Mistakes Made When Creating a Successful Talent Development Firm

Excerpt from “The Complete Guide to Building and Growing a Talent Development Firm” by Stephen L. Cohen (ATD Press, 2017).

What are some of the mistakes typically made in creating a successful talent development firm? Perhaps too many to list here, but here’s a start, sorted by category:

People

  • Hiring successful product salespeople to sell pure consulting services and vice-versa.
  • Not hiring, or hiring the wrong sales leader(s).
  • Selecting an unqualified or inexperienced business partner.
  • Relying too much on others to make the business work for you.
  • Not doing solid background checks regardless of who recommended the potential hire.
  • Not clearly communicating to your staff what’s in it for them.
  • Not terminating poor performers early enough.
  • Hiring the wrong finance director.

Marketing/Offer

  • Not having a clear vision of where you want to go and when you want to get there.
  • Branding unclearly and ambiguously.
  • Not being able to live up to your value proposition.
  • Not using a well-thought-out project management system to deliver your offer.
  • Trying to become all things to all clients and not focusing on your strengths.
  • Not understanding that successful product development is best attained through the collaboration of a variety of people, knowledge, and experience.
  • Making claims of effectiveness of your offer you can’t support.
  • Failing to develop a marketing plan that incorporates updated online tools.

Operations

  • Failing to create a strategic plan or not adhering to one you have created.
  • Not turning over your finances to a qualified person or firm.
  • Merging your business or selling it for the wrong reason (e.g., to pay off your debt; to get out of dealing with administrative demands; or to free you up to write a book).
  • Being too inflexible to adapt to market changes.
  • Handing off responsibility for overall operations to someone without staying closely in touch with the business.
  • Merging pure consulting services with a pure product offer.
  • Not employing appropriate legal counsel.
  • Not protecting your intellectual property.
  • Failing to understand the intricacies of expanding internationally before doing so.
  • Assuming that because you have copyrighted all your materials, you can’t be ripped off.
  • Not understanding the legal parameters of different sales channels such as licensees, distributors, and partners.

Industry

  • Applying other industry principles of success to how you run your business (e.g., assuming the publishing business is the same as the talent development business because both produce books and manuals).
  • On the other hand, not applying those universal principles that work from other industries.
  • Failing to understand the competitive landscape of the industry.
  • Not understanding the most likely industry trends and altering your offer to take them into account.

Personal

  • Not listening to your employees about other problem staff members.
  • Checking out of the business before it is operating smoothly and profitably.
  • Taking excessive time off.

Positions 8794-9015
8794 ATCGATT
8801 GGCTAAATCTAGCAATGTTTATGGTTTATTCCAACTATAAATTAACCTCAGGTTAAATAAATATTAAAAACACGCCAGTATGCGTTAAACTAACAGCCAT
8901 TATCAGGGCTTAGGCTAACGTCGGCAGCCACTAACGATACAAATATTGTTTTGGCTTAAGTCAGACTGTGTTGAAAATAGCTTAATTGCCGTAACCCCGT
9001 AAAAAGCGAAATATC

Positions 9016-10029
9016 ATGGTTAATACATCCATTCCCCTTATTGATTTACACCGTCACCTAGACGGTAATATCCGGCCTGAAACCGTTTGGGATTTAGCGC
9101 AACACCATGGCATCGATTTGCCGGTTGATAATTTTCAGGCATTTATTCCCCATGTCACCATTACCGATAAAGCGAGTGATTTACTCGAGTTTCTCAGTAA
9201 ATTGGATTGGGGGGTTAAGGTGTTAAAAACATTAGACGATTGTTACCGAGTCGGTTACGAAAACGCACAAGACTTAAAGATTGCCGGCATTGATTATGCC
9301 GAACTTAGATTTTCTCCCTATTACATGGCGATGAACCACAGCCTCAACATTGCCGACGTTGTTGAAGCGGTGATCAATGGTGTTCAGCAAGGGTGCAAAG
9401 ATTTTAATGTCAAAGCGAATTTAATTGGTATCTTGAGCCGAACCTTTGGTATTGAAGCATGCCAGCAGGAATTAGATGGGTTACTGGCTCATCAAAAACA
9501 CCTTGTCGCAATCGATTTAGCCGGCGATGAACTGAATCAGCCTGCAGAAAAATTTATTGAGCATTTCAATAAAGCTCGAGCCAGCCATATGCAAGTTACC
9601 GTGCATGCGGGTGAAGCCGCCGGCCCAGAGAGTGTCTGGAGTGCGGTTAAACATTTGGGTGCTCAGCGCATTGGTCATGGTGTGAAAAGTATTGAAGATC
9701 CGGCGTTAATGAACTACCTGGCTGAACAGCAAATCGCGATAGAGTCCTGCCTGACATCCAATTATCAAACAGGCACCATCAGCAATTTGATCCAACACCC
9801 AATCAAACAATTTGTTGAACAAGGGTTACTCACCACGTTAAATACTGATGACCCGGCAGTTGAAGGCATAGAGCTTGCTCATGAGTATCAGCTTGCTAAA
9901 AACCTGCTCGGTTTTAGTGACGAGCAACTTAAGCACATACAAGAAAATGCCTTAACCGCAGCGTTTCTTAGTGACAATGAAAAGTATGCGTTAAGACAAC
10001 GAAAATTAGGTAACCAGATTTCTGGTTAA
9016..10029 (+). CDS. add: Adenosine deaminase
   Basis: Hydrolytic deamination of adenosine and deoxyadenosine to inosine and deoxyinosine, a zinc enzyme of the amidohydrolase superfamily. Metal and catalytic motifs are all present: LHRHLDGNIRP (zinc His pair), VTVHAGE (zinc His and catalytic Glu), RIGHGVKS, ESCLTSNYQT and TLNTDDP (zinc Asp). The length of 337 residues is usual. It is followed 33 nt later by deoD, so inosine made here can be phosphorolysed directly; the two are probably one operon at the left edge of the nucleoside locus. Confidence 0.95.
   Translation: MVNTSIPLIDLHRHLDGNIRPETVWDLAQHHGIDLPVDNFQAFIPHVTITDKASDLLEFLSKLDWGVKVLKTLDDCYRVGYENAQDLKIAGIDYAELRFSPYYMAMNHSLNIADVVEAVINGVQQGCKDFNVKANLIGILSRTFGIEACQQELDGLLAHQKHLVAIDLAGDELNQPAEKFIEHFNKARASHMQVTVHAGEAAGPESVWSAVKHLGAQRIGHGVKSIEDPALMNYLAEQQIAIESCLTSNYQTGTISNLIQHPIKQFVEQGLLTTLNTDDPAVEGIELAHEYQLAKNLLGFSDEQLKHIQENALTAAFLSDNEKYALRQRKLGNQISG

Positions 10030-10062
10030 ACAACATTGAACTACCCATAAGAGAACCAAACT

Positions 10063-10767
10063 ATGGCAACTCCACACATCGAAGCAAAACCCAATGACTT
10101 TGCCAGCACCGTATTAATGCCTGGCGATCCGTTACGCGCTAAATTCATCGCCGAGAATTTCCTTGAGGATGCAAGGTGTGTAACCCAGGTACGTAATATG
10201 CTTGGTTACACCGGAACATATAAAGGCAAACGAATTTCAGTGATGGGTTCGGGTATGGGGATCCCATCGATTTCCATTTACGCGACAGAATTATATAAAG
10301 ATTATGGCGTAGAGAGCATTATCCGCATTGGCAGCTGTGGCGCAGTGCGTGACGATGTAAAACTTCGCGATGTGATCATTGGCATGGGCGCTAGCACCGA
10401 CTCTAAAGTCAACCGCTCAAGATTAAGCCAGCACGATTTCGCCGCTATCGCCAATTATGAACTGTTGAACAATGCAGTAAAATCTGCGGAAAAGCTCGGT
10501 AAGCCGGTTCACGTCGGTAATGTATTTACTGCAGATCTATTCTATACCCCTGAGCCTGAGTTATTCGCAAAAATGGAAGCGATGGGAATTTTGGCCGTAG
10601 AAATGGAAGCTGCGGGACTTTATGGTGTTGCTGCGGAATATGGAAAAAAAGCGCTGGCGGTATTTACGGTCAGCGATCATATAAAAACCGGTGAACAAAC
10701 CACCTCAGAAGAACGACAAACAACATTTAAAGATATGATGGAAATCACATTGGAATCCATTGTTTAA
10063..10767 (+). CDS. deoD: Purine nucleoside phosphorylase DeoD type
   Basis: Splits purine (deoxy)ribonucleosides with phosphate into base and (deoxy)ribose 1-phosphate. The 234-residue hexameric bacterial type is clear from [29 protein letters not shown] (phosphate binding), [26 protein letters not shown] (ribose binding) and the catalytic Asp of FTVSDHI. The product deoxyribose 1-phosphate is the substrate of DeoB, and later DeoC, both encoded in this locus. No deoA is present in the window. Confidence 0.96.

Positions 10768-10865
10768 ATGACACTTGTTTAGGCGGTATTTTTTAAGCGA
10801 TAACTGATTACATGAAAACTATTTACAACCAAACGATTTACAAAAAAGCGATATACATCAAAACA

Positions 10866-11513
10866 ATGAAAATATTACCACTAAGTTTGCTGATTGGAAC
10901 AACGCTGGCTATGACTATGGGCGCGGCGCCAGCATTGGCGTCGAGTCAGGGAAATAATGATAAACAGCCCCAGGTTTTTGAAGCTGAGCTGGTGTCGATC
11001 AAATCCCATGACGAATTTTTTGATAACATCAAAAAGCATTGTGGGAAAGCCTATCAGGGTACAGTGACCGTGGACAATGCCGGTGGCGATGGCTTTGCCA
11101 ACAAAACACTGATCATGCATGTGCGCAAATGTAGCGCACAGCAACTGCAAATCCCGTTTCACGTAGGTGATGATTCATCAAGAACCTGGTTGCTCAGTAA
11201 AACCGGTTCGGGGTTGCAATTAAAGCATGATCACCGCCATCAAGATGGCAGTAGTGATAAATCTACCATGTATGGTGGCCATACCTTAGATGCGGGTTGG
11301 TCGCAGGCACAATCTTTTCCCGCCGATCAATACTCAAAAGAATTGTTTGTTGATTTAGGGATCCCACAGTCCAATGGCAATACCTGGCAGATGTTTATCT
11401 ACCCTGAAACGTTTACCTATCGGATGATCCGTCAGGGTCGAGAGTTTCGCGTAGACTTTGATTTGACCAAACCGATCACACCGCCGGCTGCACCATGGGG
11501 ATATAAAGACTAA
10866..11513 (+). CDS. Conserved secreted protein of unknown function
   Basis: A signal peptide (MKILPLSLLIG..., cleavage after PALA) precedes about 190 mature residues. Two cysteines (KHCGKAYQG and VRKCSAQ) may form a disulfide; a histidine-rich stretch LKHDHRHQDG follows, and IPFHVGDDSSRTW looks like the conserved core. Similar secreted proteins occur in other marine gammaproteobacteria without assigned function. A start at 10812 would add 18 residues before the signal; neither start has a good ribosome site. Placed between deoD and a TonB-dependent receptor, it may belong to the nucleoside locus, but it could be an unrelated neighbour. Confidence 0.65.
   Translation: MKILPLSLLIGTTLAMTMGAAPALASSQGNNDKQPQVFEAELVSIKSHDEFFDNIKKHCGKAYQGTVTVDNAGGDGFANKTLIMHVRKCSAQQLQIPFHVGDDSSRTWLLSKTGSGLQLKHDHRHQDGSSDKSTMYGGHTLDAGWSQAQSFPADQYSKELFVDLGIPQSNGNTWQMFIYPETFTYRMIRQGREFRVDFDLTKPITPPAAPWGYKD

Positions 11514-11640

• Showing off your financial success in the face of others’ struggles, especially if the business is teetering.
  • Taking most of the credit for your success without giving proper recognition and credit to others.
  • Turning the business over to your yet-to-be qualified family members or putting them in positions that readily expose their inadequacies.

As you review this list, some items may appear obvious, others not so. The only caveat offered is that not all mistakes happen all the time. There are plenty of exceptions to every rule.

Here is the good news. We all can learn from our mistakes as long as we know when we made them, why we did so, and how we can avoid them in the future. Julian Birkinshaw and Martine Haas call it “return on failure,” suggesting you can increase your acceptance of failure by simply recognizing the benefits of failed projects, the customer insights gained, and the people involved.

Excerpt from “The Complete Guide to Building and Growing a Talent Development Firm” by Stephen L. Cohen (ATD Press, 2017), which can be ordered at www.td.org/BuildandGrow

Dr. Stephen L. Cohen is a 40-plus-year veteran of the talent management industry, having founded and/or led eight different business entities in the field. He currently is in private practice focused on strategic and business planning, including senior leadership development. He has served on 15 advisory boards for firms in the training and education sector, helping them effectively navigate their growth strategies. He is the author of “The Complete Guide to Building and Growing a Talent Development Firm” (ATD Press, 2017). For more information, visit www.strategicleadershipcollaborative.com or e-mail Dr. Cohen at: steve@strategicleadershipcollaborative.

 

Training Top 125

2017 Training Top 125 winners demonstrated a strong focus on effective training and employee development tied to corporate strategic goals and business impact.

From the Editor

While editing one of the articles, “Lessons for New L&D Leaders,” for this issue, I read something that struck a chord: “When meeting with peers and up-line colleagues, ask: ‘How can I help you

Digital Issue

Click above for Training Magazine's
current digital issue

Training Live + Online Certificate Programs

Now You Can Have Live Online Access to Training magazine's Most Popular Certificate Programs! Click here for more information.

Emerging Training Leaders

Emerging

Spectacular. Impressive. Dazzling.

Spring is—finally—in the air.

By Lorri Freifeld

ISA Directory

Twitter